Paul Greenberg

There are some dates everybody remembers. National holidays, Christmas and New Year's and the like. Festive dates and dates not so. Birthdays, wedding anniversaries, the day your mother died. All personal markers. Some dates are historical markers. December 7, 1941. November 22, 1963. September 11, 2001. And still others are both personal and shared with your community. Because you've resolved not to forget them -- or let others forget them. Like December 21st.


That's the date the stranger arrived in my small town -- 46 years ago today, and not on any crack express. His sleeper would have been a boxcar, his diner wherever he could scrounge a meal. And for him this was the end of the line. Maybe he knew it, because he was still aware enough to lift himself off the train somehow, and wait for help. Or maybe he fell off. We never knew. He was just somebody passing through. Like the rest of us.


For some reason -- there's always a reason because for some of us there are no coincidences -- he'd wound up in a spot on the map called Pine Bluff, Ark., on December 21, 1967. Typing out the date like that makes it seem so long ago, maybe before you were born, Gentle Young Reader.


Yes, it was decades ago, but for somebody who remembers, who makes a point of remembering the date every year, it was just yesterday. Even today.


It'll sneak up on you, December 21st. Like a thief in the night. That's the date he would enter the town's history, though surely neither he nor the town knew it at the time.


Now, every December 21st, the man out by the tracks comes to mind. We didn't know it then, and surely he didn't know it, but he had come to tell us something. It would take a reporter days, weeks, to find out his name. It turned out to be Joe Telles, as in Tell Us.


He was nameless to the people who found him, just another bum down on his luck, riding the rails, and this was where he'd landed. He would never make it to wherever he was going. He wouldn't even make it to Christmas.


He'd arrived four days before all Christendom is to rejoice in the birth of Him who said, "Inasmuch as ye have done it unto the least of these my brethren, ye have done it unto me."


He'd come at a bad time. People are so busy this time of year with their own plans. And along he'd come -- like still another chore to be done with, scratched off the list. In the words of the old gospel hymn they used to sing in black churches, We Didn't Know Who You Was.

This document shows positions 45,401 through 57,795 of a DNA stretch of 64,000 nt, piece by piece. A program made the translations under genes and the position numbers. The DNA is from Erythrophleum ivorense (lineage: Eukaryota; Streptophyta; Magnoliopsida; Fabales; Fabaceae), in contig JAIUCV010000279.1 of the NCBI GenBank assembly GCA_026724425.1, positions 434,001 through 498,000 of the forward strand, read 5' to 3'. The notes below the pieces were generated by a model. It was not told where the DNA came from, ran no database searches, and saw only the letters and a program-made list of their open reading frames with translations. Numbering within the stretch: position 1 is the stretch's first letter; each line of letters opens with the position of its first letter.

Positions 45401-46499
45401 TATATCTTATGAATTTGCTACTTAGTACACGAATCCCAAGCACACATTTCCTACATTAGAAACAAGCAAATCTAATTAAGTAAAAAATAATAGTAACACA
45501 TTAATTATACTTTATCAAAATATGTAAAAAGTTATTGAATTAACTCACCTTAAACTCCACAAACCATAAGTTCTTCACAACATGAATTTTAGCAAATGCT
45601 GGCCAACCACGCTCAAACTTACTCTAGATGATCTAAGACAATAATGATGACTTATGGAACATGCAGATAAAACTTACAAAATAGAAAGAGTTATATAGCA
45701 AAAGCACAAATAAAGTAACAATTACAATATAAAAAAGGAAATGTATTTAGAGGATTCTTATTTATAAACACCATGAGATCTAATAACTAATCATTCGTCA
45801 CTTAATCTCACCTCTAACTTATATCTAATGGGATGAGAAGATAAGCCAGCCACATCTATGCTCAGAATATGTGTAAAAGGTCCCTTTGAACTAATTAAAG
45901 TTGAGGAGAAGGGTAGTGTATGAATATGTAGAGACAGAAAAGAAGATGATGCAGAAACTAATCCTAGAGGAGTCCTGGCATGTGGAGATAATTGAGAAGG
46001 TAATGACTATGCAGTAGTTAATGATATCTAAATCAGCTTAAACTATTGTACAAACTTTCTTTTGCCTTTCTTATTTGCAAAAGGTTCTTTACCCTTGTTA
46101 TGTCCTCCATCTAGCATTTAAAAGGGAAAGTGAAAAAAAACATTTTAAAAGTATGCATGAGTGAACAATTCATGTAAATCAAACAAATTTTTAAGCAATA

And so, through the short, waning hours of that December 21st, the shortest day and longest night of the year, he was trundled from one station of his cross to another.


There was no room for him at the inn. They said he wasn't sick enough for the hospital to take him in. And he was too sick for the Salvation Army to take responsibility for him.


So they put him up in the county jail -- not because he'd done anything wrong, but because there was no place for him anywhere else.


That would be the last place he would know in this world. They would find him the next morning. Sometime during the night, they didn't know just when, he'd died. In the dark. Alone.


At first the newspaper heard only a rumor -- something about somebody dying in the jail and the body being shipped out before an autopsy could be performed.


Strange how what turns out to be a big story will surprise you -- how it may not be about the great and powerful, about Roman emperors and their census and taxes. Sometimes it's just about people looking for shelter on the road, a place to spend the night on the way to someplace else. Joe Telles' story, it turns out, mirrors The Story, the one about there being no room at the inn.


The stranger left behind little but the usual, fragmentary chronicles of the poor and troubled. A brush with the law years ago, traces of a family, an illness only vaguely diagnosed. ... There was no way to know what he thought, what he prayed, that last night. Some of us still wonder about that every December 21st.


It hurts to think about it, but it's a saving kind of hurt. It reminds us there is still time. Four whole days of it. Time to wake up, to free ourselves from the hubbub, to slip off our numb, dying selves, and come alive to the least of these. Four days to bring Christmas.


Paul Greenberg

Pulitzer Prize-winning Paul Greenberg, one of the most respected and honored commentators in America, is the editorial page editor of the Arkansas Democrat-Gazette.